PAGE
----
How often do we eat just to chat and keep up the conversation? Feeling no real hunger? Without thinking about the chain of transformations that our food goes through from the bowels of the earth to our stomach? Without thinking about what is really important?
Concentrating on food while eating, as well as knowing how it makes its way to your plate, is also called mindful eating. The roots of mindful eating go deep into Buddhism. Many experts at Harvard Health School, TV presenter Oprah Winfrey, and even Google employees are actively studying this area of uXNUMXbuXNUMXbnutrition. Mindful eating is not a diet, but rather a way of interacting with a particular food in a particular place, it is a form of meditation and consciousness expansion. To eat like this means to stop and take the time to pay attention and appreciate all aspects of food: taste, smell, sensation, sound and its components.
1. Start small
Start with small goals, like being mindful while eating once a week. Try eating a little slower every day, and you’ll soon become a master of mindful eating. Mindful eating is not what you eat. Even if your food is not very healthy, you can still eat it mindfully and even find benefits in it. Enjoy the process of eating every bite.
2. Just eat
Turn off the TV, phone and computer. Set aside newspapers, books, and daily mail. Multitasking is good, but not while eating. Let only food be on your table, do not be distracted.
3. Be quiet
Pause before eating, take a deep breath and sit in silence. Pay attention to how your food looks and smells. How does your body react to it? Does your stomach growl? Does saliva come out? After a few minutes, in silence, take a small bite and chew it thoroughly, enjoying the food and, if possible, using all the senses.
4. Try growing your own food
It’s pretty hard not to be conscious when you’ve grown your own food from a seed. Working with the land, growing, harvesting, as well as cooking is an important step on the path to awareness. You can start with a home mini-garden with greenery on the windowsill.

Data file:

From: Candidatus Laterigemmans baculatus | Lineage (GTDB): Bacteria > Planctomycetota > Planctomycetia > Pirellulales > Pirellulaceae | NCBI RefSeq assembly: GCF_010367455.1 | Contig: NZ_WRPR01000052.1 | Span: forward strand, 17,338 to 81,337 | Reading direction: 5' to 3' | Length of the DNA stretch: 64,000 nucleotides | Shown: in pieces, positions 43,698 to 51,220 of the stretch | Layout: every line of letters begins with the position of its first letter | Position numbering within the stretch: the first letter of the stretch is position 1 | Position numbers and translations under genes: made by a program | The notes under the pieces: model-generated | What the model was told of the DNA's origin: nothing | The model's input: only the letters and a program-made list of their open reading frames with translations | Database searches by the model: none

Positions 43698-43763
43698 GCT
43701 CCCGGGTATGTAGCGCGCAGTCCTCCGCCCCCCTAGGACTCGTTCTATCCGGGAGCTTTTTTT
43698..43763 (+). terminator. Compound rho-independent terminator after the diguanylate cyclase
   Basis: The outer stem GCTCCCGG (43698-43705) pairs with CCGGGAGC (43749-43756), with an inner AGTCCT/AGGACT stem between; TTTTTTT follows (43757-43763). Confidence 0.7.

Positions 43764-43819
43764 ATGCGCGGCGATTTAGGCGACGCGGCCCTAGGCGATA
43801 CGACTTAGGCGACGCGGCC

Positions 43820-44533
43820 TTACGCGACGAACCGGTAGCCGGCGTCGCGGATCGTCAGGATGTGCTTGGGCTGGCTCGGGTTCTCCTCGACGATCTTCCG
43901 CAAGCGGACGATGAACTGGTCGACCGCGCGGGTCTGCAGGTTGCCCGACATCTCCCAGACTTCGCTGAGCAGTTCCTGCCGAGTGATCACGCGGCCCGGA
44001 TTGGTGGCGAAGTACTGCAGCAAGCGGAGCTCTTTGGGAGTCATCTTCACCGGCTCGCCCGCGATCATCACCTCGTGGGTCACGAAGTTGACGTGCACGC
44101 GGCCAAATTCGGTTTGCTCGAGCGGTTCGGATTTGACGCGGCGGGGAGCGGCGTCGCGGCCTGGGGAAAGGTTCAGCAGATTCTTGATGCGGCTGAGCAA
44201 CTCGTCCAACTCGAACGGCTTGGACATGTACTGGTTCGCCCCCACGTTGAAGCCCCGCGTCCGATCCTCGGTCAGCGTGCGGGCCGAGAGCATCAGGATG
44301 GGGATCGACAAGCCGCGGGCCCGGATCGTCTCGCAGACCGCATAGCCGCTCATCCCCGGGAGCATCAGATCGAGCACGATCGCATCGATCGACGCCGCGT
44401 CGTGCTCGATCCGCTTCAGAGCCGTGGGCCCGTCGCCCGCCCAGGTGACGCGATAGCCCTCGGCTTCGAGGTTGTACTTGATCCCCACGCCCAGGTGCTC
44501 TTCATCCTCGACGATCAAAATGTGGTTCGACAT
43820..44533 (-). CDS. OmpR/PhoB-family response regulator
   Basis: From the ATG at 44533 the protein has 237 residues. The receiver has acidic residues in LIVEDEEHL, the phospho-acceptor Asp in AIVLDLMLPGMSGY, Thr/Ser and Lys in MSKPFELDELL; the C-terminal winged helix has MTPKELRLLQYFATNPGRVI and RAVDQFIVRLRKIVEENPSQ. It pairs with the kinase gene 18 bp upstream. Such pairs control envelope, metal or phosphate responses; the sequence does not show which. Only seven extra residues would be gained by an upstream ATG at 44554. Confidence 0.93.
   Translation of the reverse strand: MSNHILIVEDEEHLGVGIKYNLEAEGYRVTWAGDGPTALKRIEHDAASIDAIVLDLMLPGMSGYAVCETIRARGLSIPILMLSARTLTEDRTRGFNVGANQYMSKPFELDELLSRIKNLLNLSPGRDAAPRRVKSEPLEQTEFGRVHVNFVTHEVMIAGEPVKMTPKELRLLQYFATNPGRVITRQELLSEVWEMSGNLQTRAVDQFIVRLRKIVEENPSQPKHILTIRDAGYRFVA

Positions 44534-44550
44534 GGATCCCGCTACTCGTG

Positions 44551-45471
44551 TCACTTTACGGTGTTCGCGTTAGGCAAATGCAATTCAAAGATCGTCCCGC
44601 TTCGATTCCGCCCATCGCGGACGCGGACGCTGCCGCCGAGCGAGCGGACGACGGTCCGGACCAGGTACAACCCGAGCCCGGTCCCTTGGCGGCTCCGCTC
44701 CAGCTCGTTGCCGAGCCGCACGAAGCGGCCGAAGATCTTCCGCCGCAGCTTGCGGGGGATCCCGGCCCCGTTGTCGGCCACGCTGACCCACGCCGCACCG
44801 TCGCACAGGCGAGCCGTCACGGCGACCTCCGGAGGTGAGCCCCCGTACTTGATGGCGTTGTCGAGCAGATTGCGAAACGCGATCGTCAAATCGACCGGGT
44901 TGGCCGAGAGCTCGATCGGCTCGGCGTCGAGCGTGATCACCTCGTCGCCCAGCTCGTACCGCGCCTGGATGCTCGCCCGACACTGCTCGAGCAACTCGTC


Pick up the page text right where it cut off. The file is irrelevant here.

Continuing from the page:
5. Decorate food
Make an effort to make your food look appetizing and beautiful. Set the table, use the dishes and tablecloth you like, light the candles, and take your time just to eat. Cook with as much love as possible, even if it’s potato chips from a bag and you just have to dump them onto a plate. Do it with love! Before you start your meal, bless your food and thank the higher powers for having all this on your table today.
6. Slower, even slower
Perhaps when you are very hungry, you want to instantly throw a bowl of pasta into yourself and feel immediate satisfaction … But try to slow down. Studies show that the reaction from the brain to the secretion of gastric juice takes some time. Also, the stomach does not immediately send a signal to the brain about full saturation. So start chewing your food more slowly. Chinese researchers confirm that those who chew each piece of food 40 times consume 12% fewer calories than those who chew less. In addition, those who chew more thoroughly lower levels of ghrelin, a hormone produced in the stomach that signals satiety to the brain. Train yourself to put your fork down until you have chewed each bite of food 40 times.
7. Check if it’s hunger?
Before you open the refrigerator, ask yourself: “Am I really hungry?”. Rate your hunger on a scale of 1 to 9. Are you really hungry enough to eat anything, like kale leaves, or do you really need a pack of potato chips? Learn to distinguish between a real feeling of hunger (by the way … kale is quite tasty!) From a simple desire to chew something. Perhaps you snack when you want to take your mind off tasks you’re trying to avoid, or because you’re bored or frustrated? Set a timer and give yourself some time to think, analyze your feelings, evaluate your true desires.
Beware: mindful eating expands consciousness, be prepared for the fact that by doing this practice, you will become more conscious in other areas of life!